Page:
Can Modelling Be Taught and Learnt? Some Answers from Empirical Research

Conference paper
Part of the International Perspectives on the Teaching and Learning of Mathematical Modelling book series (IPTL, volume 1)


This chapter deals with empirical findings on the teaching and learning of mathematical modelling, with a focus on grades 8–10, that is, 14–16-year-old students. The emphasis lies on the actual behaviour of students and teachers in learning environments with modelling tasks. Most examples in this chapter are taken from our own empirical investigations in the context of the project DISUM. In the first section, the terms used in this chapter are recollected from a cognitive point of view by means of examples, and reasons are summarised why modelling is an important and also demanding activity for students and teachers. In the second section, examples are given of students’ difficulties when solving modelling tasks, and some important findings concerning students dealing with modelling tasks are presented. The third section concentrates on teachers; examples of successful interventions are given, as well as some findings concerning teachers treating modelling examples in the classroom. In the fourth section, some implications for teaching modelling are summarised, and some encouraging (though not yet fully satisfying) results on the advancement of modelling competency are presented.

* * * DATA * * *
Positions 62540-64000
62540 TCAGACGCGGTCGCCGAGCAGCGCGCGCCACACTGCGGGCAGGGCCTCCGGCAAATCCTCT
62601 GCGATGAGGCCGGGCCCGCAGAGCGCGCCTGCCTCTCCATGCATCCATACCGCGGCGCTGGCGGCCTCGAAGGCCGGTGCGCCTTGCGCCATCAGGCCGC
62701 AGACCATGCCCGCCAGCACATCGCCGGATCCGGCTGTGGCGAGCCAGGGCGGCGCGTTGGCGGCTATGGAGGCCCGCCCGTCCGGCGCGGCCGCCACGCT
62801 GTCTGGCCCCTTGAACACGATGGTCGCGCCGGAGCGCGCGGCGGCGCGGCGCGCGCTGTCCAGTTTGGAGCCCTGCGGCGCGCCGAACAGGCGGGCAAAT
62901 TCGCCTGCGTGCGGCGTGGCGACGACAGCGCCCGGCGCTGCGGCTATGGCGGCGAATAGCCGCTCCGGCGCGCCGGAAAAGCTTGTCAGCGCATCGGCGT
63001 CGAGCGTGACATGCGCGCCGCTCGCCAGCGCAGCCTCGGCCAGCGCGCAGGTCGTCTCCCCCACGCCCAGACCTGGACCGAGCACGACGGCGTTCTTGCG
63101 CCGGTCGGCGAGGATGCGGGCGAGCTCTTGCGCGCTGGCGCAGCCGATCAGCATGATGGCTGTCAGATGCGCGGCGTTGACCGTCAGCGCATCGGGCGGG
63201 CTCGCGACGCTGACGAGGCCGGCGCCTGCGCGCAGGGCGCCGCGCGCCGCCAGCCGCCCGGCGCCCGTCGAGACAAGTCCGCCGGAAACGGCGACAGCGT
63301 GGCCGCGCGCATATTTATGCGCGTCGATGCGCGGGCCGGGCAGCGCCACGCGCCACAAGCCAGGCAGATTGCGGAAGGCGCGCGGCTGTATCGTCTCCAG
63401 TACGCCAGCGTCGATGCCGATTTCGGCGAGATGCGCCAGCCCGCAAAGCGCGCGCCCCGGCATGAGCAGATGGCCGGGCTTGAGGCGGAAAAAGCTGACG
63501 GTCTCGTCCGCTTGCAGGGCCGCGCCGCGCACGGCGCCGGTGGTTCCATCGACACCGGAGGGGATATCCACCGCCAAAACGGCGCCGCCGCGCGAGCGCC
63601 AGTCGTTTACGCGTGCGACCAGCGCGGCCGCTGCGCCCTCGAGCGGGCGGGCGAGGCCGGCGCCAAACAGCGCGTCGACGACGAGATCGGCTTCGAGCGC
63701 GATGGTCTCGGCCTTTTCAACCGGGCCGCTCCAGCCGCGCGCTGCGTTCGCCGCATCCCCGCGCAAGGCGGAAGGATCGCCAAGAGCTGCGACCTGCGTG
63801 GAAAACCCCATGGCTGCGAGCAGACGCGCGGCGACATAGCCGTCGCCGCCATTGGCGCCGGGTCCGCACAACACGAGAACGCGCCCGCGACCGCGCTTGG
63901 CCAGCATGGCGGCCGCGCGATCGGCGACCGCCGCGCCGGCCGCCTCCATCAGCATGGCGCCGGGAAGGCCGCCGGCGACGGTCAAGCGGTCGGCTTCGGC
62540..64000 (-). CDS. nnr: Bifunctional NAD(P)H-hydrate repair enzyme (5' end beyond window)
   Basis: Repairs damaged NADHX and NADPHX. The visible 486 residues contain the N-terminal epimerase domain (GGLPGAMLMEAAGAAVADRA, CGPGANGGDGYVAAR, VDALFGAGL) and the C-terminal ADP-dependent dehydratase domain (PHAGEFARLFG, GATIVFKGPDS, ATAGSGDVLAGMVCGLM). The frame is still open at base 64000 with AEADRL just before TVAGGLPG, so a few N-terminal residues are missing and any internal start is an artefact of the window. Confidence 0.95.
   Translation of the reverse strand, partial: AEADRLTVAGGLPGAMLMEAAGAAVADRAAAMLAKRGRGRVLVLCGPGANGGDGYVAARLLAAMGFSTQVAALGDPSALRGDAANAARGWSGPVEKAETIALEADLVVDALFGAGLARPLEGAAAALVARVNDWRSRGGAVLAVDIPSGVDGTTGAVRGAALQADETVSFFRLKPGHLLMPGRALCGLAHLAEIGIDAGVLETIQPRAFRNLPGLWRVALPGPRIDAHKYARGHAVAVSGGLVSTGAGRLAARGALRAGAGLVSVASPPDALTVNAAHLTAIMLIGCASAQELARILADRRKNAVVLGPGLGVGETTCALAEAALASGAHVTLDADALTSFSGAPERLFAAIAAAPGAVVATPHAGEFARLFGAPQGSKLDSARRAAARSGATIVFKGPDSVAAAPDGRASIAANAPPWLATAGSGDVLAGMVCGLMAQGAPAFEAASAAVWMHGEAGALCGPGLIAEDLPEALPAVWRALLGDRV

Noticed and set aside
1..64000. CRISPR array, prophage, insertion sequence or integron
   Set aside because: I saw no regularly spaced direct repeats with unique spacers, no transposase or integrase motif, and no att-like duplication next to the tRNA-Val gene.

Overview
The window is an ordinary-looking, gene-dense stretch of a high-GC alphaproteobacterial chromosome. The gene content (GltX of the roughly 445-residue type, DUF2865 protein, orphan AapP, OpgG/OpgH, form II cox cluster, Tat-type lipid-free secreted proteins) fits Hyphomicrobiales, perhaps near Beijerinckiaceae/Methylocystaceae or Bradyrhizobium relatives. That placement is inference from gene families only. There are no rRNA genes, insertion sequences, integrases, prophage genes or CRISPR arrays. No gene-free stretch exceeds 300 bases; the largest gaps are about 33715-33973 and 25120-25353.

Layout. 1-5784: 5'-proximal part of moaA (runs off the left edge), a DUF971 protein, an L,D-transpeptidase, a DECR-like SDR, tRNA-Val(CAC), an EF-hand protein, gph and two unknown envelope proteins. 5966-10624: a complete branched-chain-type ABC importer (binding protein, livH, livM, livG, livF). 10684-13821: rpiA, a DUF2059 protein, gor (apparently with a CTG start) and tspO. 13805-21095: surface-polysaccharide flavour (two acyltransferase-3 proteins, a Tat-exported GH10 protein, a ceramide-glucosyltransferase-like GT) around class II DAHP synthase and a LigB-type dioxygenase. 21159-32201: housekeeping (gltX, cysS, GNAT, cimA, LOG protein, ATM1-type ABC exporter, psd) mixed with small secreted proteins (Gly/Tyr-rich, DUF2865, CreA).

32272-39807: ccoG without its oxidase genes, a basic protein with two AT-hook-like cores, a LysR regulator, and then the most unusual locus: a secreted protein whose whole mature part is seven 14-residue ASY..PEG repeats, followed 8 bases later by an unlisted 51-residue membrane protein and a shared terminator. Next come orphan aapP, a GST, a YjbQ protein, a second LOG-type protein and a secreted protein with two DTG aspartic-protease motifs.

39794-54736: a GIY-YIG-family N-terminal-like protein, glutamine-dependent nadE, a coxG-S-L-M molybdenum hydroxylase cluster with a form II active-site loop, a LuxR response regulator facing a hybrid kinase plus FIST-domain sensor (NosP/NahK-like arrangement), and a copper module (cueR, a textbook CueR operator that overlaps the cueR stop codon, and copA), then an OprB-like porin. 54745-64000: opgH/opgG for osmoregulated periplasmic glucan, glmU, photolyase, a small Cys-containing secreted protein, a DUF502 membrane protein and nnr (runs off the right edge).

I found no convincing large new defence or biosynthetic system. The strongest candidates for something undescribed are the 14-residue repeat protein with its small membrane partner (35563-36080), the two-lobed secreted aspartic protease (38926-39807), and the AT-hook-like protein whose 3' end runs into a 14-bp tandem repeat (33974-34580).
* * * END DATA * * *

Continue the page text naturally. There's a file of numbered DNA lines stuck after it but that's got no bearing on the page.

Word Problem Modelling Task Solution Plan Modelling Competency Mathematical Competency 
These keywords were added by machine and not by the authors. This process is experimental and the keywords may be updated as the learning algorithm improves.


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© Springer Science+Business Media B.V. 2011

Authors and Affiliations

  1. 1.Department of MathematicsUniversity of KasselKasselGermany

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